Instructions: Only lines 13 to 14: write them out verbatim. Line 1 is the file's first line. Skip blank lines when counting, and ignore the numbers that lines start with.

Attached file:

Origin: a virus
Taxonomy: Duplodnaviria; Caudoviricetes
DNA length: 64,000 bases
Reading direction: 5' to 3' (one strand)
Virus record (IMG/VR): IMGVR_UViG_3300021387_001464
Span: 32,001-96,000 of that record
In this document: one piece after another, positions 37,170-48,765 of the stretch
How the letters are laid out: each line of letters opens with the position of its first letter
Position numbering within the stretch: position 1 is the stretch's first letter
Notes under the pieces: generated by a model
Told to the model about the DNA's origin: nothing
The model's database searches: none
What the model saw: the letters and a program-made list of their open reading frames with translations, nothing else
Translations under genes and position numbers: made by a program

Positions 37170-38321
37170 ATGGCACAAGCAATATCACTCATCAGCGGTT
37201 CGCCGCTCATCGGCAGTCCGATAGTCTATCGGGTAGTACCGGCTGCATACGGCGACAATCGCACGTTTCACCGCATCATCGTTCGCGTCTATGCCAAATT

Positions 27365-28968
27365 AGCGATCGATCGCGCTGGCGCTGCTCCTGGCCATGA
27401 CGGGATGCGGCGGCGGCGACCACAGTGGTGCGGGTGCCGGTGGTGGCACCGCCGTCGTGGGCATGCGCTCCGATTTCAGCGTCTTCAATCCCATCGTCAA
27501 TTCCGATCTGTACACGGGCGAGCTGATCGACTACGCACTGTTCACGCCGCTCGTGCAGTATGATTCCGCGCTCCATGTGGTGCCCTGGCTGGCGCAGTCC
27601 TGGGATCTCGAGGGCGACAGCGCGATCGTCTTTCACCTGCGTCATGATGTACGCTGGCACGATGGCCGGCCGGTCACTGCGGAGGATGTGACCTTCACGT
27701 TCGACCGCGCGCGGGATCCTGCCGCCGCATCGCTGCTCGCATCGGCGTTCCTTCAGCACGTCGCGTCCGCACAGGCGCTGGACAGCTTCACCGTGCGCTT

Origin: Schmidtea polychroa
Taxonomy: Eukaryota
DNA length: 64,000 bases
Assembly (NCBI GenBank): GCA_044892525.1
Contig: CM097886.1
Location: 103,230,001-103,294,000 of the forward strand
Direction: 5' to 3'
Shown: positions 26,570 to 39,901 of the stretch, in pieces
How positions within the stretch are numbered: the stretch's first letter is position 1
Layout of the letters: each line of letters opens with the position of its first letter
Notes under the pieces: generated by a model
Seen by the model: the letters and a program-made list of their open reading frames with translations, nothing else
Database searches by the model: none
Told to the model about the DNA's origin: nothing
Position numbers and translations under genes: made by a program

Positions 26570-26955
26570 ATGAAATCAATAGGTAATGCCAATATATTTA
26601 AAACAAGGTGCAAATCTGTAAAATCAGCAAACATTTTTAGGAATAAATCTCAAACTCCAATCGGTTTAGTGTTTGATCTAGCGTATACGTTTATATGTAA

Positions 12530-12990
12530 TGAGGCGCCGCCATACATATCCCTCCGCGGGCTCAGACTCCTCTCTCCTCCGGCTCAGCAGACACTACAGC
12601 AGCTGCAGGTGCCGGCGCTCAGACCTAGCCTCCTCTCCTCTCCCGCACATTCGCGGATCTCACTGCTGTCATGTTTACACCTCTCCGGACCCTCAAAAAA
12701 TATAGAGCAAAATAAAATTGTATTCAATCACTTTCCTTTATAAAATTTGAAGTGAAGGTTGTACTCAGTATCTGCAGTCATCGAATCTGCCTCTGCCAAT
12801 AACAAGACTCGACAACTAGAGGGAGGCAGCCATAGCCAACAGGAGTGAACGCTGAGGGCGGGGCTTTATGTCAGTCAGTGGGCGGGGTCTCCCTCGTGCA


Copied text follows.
What the model saw: the letters and a program-made list of their open reading frames with translations, nothing else
Translations under genes and position numbers: made by a program